What medications cause lupus?
what kinds of meds can contribute to Lupus? thank you Asked by Ariana Khamsyuorauon 1 year ago.

What Medicines Cause Drug-Induced Lupus? Lupus-inducing drugs are typically those used to treat chronic diseases. No obvious common denominator links the drugs that are likely to cause lupus. The list includes medicines used to treat: Heart disease Thyroid disease Hypertension Neuropsychiatric disorders Certain anti-inflammatory agents and antibiotics. At least 38 drugs currently in use can cause DILE. However, most cases have been associated with these three: procainamide (Pronestyl) hydralazine (Apresoline) quinidine (Quinaglute). The risk for developing lupus-like disease from any of the other 35 drugs is low or very low; with some drugs only one or two cases have been reported. Dozens of medications have been reported to trigger SLE. However, more than 90% of cases of "drug-induced lupus" occurs as a side effect of one of the following six drugs: hydralazine (Apresoline is used for high blood pressure); quinidine (Quinidine Gluconate, Quinidine Sulfate) and procainamide (Pronestyl; Procan-SR; Procanbid) are used for abnormal heart rhythms; phenytoin (Dilantin) is used for epilepsy; isoniazid ([Nydrazid, Laniazid] used for tuberculosis); and d-penicillamine (used for rheumatoid arthritis). These drugs are known to stimulate the immune system and cause SLE. ..... Answered by Damien Hershkop 1 year ago.

Some drugs used to control high blood pressure and tuberculosis can cause drug induced lupus which goes away when you stop the medication.These are the most common. If you already have lupus, these drugs could make it flare. Sulfa based antibiotics can also cause flares. Answered by Lorriane Sonkens 1 year ago.


Macrolide antibiotics--does problem with one automatically rule out others?
I can't take Bactrim, it's a sulfa drug, and there's no question I can't take those. No penicillins, either. Asked by Ines Fabacher 1 year ago.

I can't take zithromax, but I have taken another macrolide several times in the last few years (clarithromycin?), and don't recall having any trouble with it. But now they say I can't take it any more. I have had so many drug reactions in the past that there are very few antibiotics I can take, and don't want to cut this one off the list unless it's absolutely necessary. It's good for bronchitis, which I tend to get two or three times a year at least. My reaction to zithromax years ago was chest pain. The urgent care doctor I saw at the time (I was out of town) diagnosed pleurisy caused by the medicine. This sounds a little odd to me now that I think about it, but I suppose it's possible. Do you know anything about this kind of drug reaction? Can you give me information or intelligent questions to ask my doctor and pharmacist to get to the bottom of this? Thanks so much for your help. Answered by Roma Partee 1 year ago.

Having had pleurisy twice, I know how painful it is! I was uncertain, however, about its being caused by medicines because both times mine developed from a bad case of bronchitis. Here is what I found, with the part I doubted marked with *****: What causes pleurisy? Pleurisy can be caused by any of the following conditions: * Infections: bacterial (including those that cause tuberculosis), fungi, parasites, or viruses * Inhaled chemicals or toxic substances: exposure to some cleaning agents like ammonia * Collagen vascular diseases: lupus, rheumatoid arthritis * Cancers: for example, the spread of lung cancer or breast cancer to the pleura * Tumors of the pleura: mesothelioma or sarcoma * Congestion: heart failure * Pulmonary embolism: blood clot inside the blood vessels to the lungs. These clots sometimes severely reduce blood and oxygen to portions of the lung and can result in death to that portion of lung tissue (termed lung infarction). This, too, can cause pleurisy. * Obstruction of lymph channels: as a result of centrally located lung tumors * Trauma: rib fractures or irritation from chest tubes used to drain air or fluid from the pleural cavity in the chest ***** Certain drugs: drugs that can cause lupus-like syndromes (such as hydralazine [Apresoline], Procan [Pronestyl, Procan-SR, Procanbid - these brands no longer are available in the U.S.], phenytoin [Dilantin], and others) * Abdominal processes: such as pancreatitis, cirrhosis of the liver, gallbladder disease, and damage to the spleen. * Pneumothorax: air in the pleural space, occurring spontaneously or from trauma. Answered by Tracee Branner 1 year ago.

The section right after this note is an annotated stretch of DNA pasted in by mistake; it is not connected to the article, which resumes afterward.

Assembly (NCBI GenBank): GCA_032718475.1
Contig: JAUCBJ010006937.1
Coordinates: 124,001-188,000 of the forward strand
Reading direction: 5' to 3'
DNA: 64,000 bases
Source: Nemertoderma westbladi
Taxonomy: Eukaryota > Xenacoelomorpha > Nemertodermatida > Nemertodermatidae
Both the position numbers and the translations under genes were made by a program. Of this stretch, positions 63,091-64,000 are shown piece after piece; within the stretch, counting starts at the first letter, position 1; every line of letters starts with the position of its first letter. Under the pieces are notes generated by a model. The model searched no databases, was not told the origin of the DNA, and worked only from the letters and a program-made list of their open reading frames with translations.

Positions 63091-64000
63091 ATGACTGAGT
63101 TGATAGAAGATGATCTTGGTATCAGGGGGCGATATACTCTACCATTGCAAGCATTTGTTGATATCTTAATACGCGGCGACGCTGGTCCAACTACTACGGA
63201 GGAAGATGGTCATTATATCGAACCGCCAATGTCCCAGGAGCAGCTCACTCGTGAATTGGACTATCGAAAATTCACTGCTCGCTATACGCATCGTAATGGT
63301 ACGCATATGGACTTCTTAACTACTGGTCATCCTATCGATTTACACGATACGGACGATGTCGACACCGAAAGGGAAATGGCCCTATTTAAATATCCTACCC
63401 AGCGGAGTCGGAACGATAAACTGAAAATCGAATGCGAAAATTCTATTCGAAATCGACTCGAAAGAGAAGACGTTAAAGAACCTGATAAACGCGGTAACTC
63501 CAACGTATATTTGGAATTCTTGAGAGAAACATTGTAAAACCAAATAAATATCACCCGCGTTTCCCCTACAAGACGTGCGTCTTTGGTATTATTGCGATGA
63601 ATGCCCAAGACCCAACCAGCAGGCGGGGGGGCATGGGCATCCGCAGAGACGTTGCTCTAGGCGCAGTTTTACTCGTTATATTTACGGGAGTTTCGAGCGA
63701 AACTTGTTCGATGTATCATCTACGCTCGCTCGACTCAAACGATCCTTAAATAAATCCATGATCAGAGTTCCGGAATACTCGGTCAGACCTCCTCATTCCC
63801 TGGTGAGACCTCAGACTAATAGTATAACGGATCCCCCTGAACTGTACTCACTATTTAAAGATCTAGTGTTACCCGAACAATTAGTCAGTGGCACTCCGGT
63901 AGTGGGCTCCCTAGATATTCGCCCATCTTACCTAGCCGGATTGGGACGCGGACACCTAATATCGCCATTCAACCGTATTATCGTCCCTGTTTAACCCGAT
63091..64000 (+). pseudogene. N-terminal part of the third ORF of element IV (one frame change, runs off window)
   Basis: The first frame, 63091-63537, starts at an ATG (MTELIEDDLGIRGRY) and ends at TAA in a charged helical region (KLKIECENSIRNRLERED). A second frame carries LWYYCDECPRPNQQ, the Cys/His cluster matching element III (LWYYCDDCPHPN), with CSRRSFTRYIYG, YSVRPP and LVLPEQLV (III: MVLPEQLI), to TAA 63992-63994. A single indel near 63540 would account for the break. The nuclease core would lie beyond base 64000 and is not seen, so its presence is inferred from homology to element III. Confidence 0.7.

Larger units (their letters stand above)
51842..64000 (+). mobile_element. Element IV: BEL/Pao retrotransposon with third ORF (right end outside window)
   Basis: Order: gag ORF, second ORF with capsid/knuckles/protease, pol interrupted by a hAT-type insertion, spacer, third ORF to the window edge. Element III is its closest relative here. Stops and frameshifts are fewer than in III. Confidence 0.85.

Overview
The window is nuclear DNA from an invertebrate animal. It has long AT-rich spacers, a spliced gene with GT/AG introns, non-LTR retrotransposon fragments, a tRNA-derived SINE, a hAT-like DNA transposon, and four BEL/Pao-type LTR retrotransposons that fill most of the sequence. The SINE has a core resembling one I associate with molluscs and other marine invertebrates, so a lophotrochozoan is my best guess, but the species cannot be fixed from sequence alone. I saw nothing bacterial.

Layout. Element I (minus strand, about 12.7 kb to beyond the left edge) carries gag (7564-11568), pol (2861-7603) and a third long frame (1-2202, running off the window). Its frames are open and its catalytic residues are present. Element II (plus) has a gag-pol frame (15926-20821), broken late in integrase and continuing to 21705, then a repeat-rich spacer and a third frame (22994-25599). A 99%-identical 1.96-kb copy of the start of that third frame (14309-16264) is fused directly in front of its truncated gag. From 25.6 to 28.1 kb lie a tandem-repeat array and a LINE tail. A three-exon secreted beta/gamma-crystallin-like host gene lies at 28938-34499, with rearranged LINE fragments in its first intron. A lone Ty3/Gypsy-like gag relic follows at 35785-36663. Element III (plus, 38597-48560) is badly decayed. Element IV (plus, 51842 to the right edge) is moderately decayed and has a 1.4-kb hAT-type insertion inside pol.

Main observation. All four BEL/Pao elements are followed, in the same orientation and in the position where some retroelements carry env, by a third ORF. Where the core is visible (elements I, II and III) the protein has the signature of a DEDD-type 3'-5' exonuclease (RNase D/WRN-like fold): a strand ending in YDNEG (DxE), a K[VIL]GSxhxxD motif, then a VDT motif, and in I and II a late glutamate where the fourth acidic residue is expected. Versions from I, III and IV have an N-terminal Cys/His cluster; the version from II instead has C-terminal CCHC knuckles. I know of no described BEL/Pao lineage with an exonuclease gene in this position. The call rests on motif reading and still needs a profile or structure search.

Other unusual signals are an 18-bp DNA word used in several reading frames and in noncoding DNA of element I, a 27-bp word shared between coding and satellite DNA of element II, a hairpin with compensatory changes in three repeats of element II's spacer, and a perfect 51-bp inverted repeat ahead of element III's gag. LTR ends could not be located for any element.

It sounds like you need to talk with your pharmacist. I very often find myself correcting misconceptions about antibiotic allergies from my physician/NP/PA colleagues -- your pharmacist is well-positioned to get to the bottom of the issues and figure out what can/should be used for you. Answered by Rebeca Sum 1 year ago.


What time is proper to take my medications? I take several. I do not know if I should take them in AM or PM?
The reason for asking this here is two-fold.First, I consider the brain-trust of members of YA to be second to none. When we get multiple responses, it is all the better.Second, it helps others who also have the same type of question get an answer without them having to ask it.Thank you for all who... Asked by Regan Sellick 1 year ago.